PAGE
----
Whatever your needs, there will be a freelancer to get it done: from web design, mobile app development, virtual assistants, product manufacturing, and graphic design (and a whole lot more).
More and more businesses are working with freelancers at home and around the world—relationships that happen entirely online. Communication takes a different skillset when you aren’t working face-to-face, and a big part of that is learning how to vet freelancers and conduct a remote interview.
We’re used to relating to people in person: Facial expressions, body language, tone of voice. So how do you connect with someone when you take one or more of those signals away?
LAY THE GROUNDWORK WITH YOUR JOB POST
A remote interview isn’t actually the first step in engaging a freelancer. By the time you connect in real time you’ll likely have connected by email, chat, and maybe watched a video or reviewed their portfolio of past work. These initial introductions are, not surprisingly, a critical part of finding the right freelancer for your project.
It all starts with an awesome job post, which should be:
Well written and proofread
Concise, with clear objectives and examples
Detailed, including the specific deliverables you need and any deadlines
A great job post helps attract great freelancers; it shows you’re serious and thoughtful about what your project needs, which is something in-demand freelancers look for. It also gives freelancers a better understanding of what you’re looking for, so they can provide a more detailed and competitive proposal.
VET FREELANCERS TO CREATE A SHORTLIST
Before you start the vetting process, know which factors are most important to you for this project. For example:
How do you prefer to communicate with business partners?
Do you need deliverables in specific file formats?
Do you have a hard deadline?
These details are part of your criteria for selecting top proposals and identifying the freelancer who’s the best match. Consider including them in your job posts so freelancers can identify whether they’ll be a good fit or not.
Pro tip: Some clients include a quick screening question or request in their job post as an initial filter; freelancers who don’t respond as part of their proposal don’t make the shortlist.
A freelancer’s profile on Texas Integrated Services is your first look at a freelancer’s talent, experience, and ability to communicate. Here are some of things to check out: Skills, overview, work history, feedback from other clients, and other considerations such as language skills and the time zone they're in.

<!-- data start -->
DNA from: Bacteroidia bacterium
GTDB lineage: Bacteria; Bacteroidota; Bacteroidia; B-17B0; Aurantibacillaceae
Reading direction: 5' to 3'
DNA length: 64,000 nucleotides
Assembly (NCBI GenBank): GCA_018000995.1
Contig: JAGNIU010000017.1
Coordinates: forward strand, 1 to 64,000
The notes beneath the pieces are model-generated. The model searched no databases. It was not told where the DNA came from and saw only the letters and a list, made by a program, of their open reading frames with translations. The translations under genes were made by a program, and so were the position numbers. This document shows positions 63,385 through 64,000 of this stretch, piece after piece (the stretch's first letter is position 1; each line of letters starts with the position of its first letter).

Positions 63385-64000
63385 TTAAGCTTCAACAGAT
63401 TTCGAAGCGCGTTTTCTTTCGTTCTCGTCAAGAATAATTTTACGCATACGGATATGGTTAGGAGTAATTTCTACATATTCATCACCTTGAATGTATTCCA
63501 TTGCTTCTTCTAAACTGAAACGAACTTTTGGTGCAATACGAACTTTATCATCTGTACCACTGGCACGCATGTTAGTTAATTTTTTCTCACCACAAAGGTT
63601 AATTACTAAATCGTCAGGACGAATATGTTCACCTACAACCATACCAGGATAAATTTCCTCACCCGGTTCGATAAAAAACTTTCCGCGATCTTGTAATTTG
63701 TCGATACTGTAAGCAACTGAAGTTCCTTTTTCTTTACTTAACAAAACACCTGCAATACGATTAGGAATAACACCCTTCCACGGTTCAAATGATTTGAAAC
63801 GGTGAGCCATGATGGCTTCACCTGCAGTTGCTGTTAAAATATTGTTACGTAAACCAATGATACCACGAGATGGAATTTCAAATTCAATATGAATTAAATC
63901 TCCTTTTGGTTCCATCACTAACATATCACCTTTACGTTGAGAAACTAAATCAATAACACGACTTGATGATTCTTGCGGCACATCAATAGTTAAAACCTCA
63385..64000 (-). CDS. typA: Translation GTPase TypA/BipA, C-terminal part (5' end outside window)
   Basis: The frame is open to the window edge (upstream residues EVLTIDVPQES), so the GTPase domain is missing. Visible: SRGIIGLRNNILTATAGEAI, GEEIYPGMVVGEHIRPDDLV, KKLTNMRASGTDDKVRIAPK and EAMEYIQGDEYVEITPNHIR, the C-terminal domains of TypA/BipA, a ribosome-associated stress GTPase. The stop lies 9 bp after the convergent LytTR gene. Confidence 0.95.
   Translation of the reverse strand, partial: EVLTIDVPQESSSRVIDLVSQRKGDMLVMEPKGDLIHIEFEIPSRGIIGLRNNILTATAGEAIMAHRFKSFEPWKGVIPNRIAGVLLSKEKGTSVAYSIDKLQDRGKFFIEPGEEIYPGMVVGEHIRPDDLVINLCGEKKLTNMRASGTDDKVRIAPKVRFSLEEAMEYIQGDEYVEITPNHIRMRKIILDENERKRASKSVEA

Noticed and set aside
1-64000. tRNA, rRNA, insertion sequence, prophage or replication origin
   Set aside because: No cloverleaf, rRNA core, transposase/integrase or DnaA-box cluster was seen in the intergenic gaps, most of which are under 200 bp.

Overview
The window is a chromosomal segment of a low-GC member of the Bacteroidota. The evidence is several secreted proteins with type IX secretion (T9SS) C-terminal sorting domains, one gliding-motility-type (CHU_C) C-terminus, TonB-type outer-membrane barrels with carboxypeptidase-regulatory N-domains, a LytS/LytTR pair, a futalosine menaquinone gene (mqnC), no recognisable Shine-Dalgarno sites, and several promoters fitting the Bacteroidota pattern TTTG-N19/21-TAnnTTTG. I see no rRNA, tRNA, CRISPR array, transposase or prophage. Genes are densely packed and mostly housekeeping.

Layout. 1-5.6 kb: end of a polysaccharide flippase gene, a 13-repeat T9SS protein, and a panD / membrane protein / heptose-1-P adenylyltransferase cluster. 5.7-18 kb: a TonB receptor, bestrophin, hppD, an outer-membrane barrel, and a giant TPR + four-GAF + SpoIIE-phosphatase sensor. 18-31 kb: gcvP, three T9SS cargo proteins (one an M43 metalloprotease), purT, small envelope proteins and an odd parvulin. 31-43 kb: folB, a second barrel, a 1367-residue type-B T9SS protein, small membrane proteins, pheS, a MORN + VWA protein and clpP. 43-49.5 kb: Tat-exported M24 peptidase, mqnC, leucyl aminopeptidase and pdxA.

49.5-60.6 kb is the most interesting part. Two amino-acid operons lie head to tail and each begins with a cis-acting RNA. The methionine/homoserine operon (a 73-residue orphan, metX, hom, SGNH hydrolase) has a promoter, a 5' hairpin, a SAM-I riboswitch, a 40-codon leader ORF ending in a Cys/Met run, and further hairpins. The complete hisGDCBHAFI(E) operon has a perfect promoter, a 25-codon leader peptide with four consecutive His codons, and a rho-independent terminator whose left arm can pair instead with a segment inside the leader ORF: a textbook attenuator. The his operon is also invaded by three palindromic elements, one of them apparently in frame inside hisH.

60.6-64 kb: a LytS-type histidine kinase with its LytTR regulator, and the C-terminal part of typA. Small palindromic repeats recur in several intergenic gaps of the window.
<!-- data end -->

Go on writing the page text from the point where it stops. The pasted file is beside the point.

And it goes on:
Pro tip: Many freelancers bring a wealth of experience that isn’t reflected in their work history on Texas Integrated Services. Texas Integrated Services profiles included a section for employment history, but previous experience may also be summarized in their overview or reflected in portfolio samples.
Freelancers can showcase some of their best work in their Portfolio. These samples may include information that explains:
What the project is, as well as its purpose or goal
The freelancer’s specific role in the project, including their contributions
Which specific skills they used, and any other information that might highlight their expertise or capabilities
Remember: Some skills are easier to convey through portfolios than others. Graphic design and writing samples can be relatively straightforward, while work done on a mobile app is harder to capture.
Consider your skill and project requirements, then narrow the list to your top picks. You want a few freelancers on your shortlist, but ideally no more than four or five. Create an awesome job post that attracts freelancers with the skills you need for your project >>
awesome job post
PREPARE FOR YOUR REMOTE INTERVIEW
The interview is an opportunity to move beyond the resume and learn more about the freelancer behind the profile, their approach to your project, the experience they bring to the table, and the logistics of working together.
Start your prep with nine interview questions to find the perfect freelancer online >>
Should you do a face-to-face interview via video or opt for a voice-only chat? That may depend on your preferences as well as technical considerations. Both services are available through Texas Integrated Services Messages. Voice calls let you focus on what’s being said as well as tone of voice; video calls add many of the cues we watch for when we meet in person.
If you schedule a video interview, take steps to help make sure you conduct it like a pro, such as:
Get the time right—literally. You could have different time zones in mind.
Choose a professional backdrop for your video.
Know how to use the technology and test it ahead of time so you can fix any software or connection issues.
Get yourself camera ready; you’ll want to make a good impression, too!
Have a set of questions prepared in advance.
Watch for any red flags, from their body language to the ease and logistics of setting up the call.
Keep the conversation on topic.
Ask for permission to record the interview, so you can focus on the conversation instead of your notes.
Share your next steps before you sign off.
During your conversation, consider how well you both communicate. For example:
Do they ask questions proactively?
Do they understand your project?
Did you end the call feeling excited about working together?